Another change has had to do with the way we see the integrity of information. As opposed to Web 1.0, where a self-professed authority defined and published ‘fact’, information is now put up for debate and verification by the end-user. ‘Crowdsourcing’ or ‘collective intelligence’, as it is called, puts the authority in the hands of the people; the idea being that many minds are greater than one, and the result of this leads to a more holistic truth. Wikipedia is a prime example of this, being a highly dynamic encyclopaedia shaped and filled in by users.
Museums and other such cultural heritage institutions started in a very similar way to the Internet. As of the 18th century, the first public museums catered for a small but growing segment of the general population, sprouting from private collections of art and curiosa. The museum was the much-respected authority on the truth, the omnipotent keeper of knowledge. The visitor was the blind and faceless consumer. This was the dark age of Heritage 1.0.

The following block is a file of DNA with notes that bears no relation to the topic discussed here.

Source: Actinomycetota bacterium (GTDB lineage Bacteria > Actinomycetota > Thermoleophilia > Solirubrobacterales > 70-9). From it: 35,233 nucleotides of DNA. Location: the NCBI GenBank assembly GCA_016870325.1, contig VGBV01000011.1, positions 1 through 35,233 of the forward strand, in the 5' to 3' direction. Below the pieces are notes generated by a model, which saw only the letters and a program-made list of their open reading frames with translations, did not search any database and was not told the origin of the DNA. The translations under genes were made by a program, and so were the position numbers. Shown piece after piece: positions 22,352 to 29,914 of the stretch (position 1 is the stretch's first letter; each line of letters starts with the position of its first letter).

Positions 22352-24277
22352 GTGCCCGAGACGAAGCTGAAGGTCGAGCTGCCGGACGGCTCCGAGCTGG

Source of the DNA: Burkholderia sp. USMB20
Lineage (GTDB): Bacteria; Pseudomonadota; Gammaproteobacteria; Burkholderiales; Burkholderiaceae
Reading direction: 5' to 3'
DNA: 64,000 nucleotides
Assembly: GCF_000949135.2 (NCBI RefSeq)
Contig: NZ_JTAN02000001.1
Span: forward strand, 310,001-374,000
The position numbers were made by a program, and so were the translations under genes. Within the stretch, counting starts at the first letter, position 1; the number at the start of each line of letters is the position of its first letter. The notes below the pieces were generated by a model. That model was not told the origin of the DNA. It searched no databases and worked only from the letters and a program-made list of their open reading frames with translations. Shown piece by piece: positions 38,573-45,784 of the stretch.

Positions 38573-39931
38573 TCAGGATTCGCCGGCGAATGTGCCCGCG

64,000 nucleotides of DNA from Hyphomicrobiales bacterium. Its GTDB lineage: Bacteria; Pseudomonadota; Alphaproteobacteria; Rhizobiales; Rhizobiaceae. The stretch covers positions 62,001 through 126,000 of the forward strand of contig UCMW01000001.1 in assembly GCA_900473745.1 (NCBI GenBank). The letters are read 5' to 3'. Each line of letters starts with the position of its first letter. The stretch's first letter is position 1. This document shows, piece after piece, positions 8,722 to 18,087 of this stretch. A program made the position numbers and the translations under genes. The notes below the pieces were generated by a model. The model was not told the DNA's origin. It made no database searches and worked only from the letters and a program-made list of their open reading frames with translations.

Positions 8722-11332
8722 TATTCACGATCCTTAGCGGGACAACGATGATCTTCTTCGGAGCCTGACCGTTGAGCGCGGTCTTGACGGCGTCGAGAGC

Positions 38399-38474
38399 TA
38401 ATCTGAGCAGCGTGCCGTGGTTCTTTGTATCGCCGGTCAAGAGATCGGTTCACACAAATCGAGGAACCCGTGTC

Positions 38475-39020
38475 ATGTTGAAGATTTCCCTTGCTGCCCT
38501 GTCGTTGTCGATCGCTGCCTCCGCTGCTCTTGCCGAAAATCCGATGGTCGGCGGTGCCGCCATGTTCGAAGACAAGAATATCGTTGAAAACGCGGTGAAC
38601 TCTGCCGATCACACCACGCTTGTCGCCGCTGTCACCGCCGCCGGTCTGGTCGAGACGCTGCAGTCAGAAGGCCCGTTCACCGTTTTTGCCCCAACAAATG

Mainly driven by social and political changes within society, museums have had to become increasingly aware of and dependent on their audience. Instead of presenting objects and information in the way they see fit, in a one-size-fits-all approach, museums have all made fundamental changes to their policy to better accommodate and appeal to more specific target markets. The role of the museum has shifted from being the authoritative figure to being the servant of the public; the ‘visitor’ is now the ‘customer’. This we will call Heritage 2.0.